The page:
Our Map of the Month for November is Count Love (click to explore).
Working with location data, spatial analysis, machine learning, and digital cartography, Tommy Leung and Nathan Perkins built a repository of aggregated protest data beginning with the Women’s March on January 21, 2017.
Count Love is an open source tool that collects, visualizes, and shares open data on protests nationwide.
The goal, Tommy and Nathan write on their website, is to keep “an actual record of ongoing demonstrations and making this data more accessible helps citizens, journalists, and politicians make more compelling cases for a diverse, empathetic, and kind country.”
In this post, you’ll learn how Count Love got started, how the platform and their app work, and what surprising insights have been discovered so far. Tommy and Nathan also shared with us their experience visualizing protest data with CARTO.
Let’s get started.
How Count Love started collecting data
Count Love began on January 21, 2017 when Tommy and Nathan (and an estimated 5 million other people) participated in the Women’s March showing solidarity with women worldwide protesting the new administration.
Following the march, Tommy wondered what, if any, actions would result from the day’s events.
Tommy and Nathan quickly discovered that analyzing the effectiveness of past protests, demonstrations, and rallies wasn’t possible as enough reliable data had not been collected. To answer their original question, Tommy and Nathan needed to start collecting protest data themselves.
There are lots of challenges when it comes to data collection, data quality, and data storage. When it comes to protest data, these challenges are all the more difficult since protests are sporadic and tend to be local rather than national. Count Love needed a method for collecting data on protests around the country that were often not making national headlines.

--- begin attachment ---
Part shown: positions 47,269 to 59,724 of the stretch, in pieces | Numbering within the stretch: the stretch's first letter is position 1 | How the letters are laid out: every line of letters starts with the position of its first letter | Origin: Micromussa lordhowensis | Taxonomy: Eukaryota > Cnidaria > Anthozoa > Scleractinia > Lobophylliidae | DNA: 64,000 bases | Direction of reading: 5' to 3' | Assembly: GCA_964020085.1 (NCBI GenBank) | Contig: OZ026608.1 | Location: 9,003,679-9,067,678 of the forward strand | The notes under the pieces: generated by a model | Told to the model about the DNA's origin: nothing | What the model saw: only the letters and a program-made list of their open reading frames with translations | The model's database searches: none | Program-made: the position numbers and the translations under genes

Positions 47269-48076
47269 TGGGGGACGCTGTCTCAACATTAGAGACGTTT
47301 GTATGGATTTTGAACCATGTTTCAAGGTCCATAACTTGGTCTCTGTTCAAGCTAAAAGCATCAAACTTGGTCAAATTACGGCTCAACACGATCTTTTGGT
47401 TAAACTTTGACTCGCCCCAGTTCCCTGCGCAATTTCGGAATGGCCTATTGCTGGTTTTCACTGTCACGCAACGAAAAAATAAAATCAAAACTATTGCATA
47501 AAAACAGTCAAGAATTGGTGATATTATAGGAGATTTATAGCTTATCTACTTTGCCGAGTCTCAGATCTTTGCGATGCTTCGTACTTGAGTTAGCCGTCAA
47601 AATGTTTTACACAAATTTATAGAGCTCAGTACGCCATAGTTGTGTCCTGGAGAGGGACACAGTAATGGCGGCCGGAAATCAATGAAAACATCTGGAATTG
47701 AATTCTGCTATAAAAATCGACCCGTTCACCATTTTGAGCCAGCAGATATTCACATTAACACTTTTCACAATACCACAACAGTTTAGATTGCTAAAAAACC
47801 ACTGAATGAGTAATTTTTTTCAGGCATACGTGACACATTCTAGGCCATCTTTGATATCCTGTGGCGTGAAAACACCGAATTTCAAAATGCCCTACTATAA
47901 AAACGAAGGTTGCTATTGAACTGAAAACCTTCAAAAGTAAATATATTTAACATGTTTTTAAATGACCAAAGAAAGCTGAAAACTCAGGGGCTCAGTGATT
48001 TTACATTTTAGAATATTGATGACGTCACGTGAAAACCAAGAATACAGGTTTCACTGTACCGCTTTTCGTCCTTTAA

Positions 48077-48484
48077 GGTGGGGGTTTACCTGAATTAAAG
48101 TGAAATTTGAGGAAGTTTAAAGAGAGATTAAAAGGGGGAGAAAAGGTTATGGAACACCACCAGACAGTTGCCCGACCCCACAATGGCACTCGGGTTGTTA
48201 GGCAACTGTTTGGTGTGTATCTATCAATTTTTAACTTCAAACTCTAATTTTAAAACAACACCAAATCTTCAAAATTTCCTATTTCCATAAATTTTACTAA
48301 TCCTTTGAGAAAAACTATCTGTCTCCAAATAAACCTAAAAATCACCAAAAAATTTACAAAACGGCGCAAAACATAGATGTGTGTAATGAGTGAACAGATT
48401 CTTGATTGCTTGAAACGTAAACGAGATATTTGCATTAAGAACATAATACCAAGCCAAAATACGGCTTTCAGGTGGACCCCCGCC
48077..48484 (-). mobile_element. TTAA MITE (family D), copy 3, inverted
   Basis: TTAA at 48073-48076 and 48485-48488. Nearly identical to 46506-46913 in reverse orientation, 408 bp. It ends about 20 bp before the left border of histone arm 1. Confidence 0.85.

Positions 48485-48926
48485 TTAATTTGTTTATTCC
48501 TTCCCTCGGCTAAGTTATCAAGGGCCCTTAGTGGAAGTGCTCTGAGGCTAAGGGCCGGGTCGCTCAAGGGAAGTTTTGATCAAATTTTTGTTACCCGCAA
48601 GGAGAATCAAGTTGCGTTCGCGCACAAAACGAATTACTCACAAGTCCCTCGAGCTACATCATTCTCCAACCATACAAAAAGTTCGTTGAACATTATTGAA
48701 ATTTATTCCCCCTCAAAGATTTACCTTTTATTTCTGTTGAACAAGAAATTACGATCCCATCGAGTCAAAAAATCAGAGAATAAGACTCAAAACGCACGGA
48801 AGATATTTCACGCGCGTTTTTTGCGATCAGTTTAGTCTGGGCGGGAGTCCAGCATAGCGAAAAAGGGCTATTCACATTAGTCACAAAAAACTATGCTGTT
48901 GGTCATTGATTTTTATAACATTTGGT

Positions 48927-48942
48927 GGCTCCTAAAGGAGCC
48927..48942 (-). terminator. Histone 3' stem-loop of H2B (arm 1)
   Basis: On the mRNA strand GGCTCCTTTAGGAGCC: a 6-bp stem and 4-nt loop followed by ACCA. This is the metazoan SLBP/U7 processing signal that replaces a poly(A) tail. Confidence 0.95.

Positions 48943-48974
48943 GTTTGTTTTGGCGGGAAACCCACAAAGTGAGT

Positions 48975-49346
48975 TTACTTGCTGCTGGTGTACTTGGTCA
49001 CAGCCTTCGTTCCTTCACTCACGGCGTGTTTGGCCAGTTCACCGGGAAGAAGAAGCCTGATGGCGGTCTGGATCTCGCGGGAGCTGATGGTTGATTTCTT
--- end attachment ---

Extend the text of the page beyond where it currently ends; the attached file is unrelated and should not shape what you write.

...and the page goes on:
Tommy and Nathan wrote a web crawler and text extractor that scans 2,500 local newspapers and tv stations and targets select keywords like “protest,” “demonstration,” and “rally.”
(A more detailed account of their methodology can be found here).
“On any given day,” Tommy and Nathan admit, “data entry is the most important and error prone part of Count Love,” but to ease this process an internal workflow was designed and implemented.
Estimating crowd counts with location data
Data collection and data accuracy pose challenges, especially when aggregating data on short-lived events like political protests, but ensuring accuracy is often the most difficult aspect of working with data.
Count Love addresses this challenge using conservative crowd size estimates. When scanning local newspapers, Count Love interprets “a dozen” protesters at an event as 10, “dozens” as 20, hundreds as “100” and so on.
After the March for Science on April 22, 2017, Nathan started developing a new tool that could use protesters mobile devices to collect anonymized protest data.